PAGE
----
Now, all fumbles aren’t created equal. And in the season-opener, Petrino said that a couple were just bad luck. But the big thing his team must do, he said, is to stop trying to gain extra yardage by reaching out and extending their ball beyond their bodies, particularly on the goal line.

“We know we can't reach the ball over the goal line,” Petrino said. “That's something kids see on TV and they try to do, but every team has issues with that. Sometimes you worry about it and you fumble it before you cross the plane and it goes out of bounds and it's a touchback. And when you're going down and they can't see whether you're down, they're going to call it a fumble and let the video overturn it. So you just can't do that. The other one, Jaylen just needs to tuck the ball away a little quicker and get both hands over it, but that was a good defensive play. He hit the ball exactly and did what he's been coached to do too. Sometimes that happens.”

It’s just happening a lot more to the Cardinals lately, it seems. The Cardinals do work on it.

“We have drills,” Jackson said. “Running through the bags with the ball high and tight, coaches poking at the ball with another bag, stuff like that.”

Smith said he just got careless with the ball while defenders were closing in.

“I never fumble the ball,” he said. “I probably fumbled three times my whole life. When stuff like that happens it can get frustrating. But it’s a quick fix, easy fix. . . . I can’t speak for everybody else, but you’ll never see me fumble another ball.”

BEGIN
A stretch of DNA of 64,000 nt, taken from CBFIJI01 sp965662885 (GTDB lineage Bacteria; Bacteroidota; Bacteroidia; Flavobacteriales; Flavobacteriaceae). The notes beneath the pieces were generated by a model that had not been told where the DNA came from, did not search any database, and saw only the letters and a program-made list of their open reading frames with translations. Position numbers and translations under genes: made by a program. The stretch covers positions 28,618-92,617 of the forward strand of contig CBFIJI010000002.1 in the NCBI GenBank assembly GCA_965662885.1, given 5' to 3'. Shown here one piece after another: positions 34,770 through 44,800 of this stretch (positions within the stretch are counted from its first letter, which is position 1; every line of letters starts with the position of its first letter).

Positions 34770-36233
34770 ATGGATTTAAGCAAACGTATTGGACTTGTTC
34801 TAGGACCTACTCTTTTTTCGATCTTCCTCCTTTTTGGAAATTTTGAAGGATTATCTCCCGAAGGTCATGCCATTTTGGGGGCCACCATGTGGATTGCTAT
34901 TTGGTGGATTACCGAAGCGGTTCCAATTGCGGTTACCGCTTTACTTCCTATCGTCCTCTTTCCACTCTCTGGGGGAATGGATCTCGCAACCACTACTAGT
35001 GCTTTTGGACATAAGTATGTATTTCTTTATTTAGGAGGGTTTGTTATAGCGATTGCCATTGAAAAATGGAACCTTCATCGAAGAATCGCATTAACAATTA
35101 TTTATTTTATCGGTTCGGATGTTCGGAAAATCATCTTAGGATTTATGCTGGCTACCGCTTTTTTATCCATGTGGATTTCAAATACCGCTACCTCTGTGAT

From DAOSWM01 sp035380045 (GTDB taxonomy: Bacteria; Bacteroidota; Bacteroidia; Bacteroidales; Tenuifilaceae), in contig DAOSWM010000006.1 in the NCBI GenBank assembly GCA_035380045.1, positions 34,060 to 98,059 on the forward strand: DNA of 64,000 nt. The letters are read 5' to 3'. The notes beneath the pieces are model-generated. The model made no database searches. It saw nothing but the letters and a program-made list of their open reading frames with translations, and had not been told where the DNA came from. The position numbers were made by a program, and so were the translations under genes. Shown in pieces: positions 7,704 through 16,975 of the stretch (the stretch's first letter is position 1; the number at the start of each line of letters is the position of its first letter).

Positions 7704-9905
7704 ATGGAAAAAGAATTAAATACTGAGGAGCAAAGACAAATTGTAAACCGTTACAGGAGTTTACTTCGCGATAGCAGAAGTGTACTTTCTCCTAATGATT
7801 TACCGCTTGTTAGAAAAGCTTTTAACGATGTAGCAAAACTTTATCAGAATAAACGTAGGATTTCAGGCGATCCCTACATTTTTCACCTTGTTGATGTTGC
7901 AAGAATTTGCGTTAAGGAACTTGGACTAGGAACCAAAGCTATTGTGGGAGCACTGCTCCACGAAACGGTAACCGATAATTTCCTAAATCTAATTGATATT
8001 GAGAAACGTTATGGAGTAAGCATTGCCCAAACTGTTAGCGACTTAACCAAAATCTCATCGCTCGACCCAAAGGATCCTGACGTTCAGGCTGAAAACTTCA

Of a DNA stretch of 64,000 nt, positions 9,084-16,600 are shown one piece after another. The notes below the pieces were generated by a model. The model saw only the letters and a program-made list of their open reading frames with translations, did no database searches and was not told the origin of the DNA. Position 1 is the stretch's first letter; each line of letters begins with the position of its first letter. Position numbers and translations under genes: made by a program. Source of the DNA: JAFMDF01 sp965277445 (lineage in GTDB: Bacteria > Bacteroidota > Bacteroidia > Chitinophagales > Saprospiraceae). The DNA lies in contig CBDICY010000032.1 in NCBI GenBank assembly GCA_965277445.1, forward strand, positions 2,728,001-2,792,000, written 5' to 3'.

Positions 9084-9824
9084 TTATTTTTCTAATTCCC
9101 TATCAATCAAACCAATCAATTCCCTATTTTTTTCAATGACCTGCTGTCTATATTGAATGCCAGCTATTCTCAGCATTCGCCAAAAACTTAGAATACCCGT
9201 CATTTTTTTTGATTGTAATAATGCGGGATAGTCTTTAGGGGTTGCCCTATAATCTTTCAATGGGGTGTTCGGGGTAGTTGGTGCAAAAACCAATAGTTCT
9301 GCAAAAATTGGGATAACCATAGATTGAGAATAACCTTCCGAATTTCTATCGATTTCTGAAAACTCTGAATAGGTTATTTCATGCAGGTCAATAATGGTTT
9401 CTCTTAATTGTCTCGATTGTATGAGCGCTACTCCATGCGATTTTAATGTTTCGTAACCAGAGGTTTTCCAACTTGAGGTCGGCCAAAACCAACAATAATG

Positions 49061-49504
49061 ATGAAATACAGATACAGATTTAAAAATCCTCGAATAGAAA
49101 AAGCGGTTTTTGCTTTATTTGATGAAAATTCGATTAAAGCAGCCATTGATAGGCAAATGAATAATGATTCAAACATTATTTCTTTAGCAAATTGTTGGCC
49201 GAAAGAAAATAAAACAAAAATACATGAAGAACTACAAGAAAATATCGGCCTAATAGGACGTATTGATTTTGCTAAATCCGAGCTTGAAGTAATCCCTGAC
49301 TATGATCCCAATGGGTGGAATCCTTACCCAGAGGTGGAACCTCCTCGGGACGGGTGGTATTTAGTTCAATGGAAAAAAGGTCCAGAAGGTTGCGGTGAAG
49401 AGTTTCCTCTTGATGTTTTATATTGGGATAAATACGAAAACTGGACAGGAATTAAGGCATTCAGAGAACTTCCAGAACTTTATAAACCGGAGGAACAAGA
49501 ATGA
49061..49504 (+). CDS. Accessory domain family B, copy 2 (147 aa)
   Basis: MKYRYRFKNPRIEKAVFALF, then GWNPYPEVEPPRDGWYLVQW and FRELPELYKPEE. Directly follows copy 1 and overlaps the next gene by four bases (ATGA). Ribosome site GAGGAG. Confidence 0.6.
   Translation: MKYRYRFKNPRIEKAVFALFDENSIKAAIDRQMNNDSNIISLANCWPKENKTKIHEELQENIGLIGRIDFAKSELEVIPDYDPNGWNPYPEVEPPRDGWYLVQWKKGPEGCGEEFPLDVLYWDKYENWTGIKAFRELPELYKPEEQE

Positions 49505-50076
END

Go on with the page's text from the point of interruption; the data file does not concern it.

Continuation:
What’s the fix?

“High and tight. Cardinal claw,” Smith said. “It was one of those plays, going across the middle, you’ve got a guy on the outside, a guy in front of you and a guy coming from this way, and I got a little loose with the ball. So the main thing is keep it high on your chest plate.”

Louisville lost 22 fumbles last season, the most in the Football Bowl Subdivision, four more than the highest total. In 2012 and ’13, they were among the nation’s leaders for fewest lost fumbles. Last year and in 2015, they were in the top four for most lost fumbles. Jackson’s eight lost fumbles last season ranked 13th nationally.

Each fumble has its own set of circumstances, but 21 over 11 games, and a special season potentially coughed up because of ball security questions, makes you think it’s a trend the program would be anxious to reverse. The turnovers do take an emotional toll.

“I was mad,” Jackson said. “I don’t like turning the ball over. Coach always drills into our heads, no turnovers, no sacks in the red zone. So we have to do better.”

On the other hand, it has been worse. On Nov. 2, 1929, on a rain-soaked field in Richmond, Ky., the Louisville Cardinals, coached by Tom King, lost nine fumbles in a game against what was then Eastern Kentucky Teachers College.

The good news? They still won, using a pair of still-rare (at that point) touchdown passes to end an 11-game losing streak.

Fumbles don’t have to be fatal. But it’s best not to tempt fate. As the Cardinals found out last season, they can, at the very least, cross the fine line between Orange and Citrus.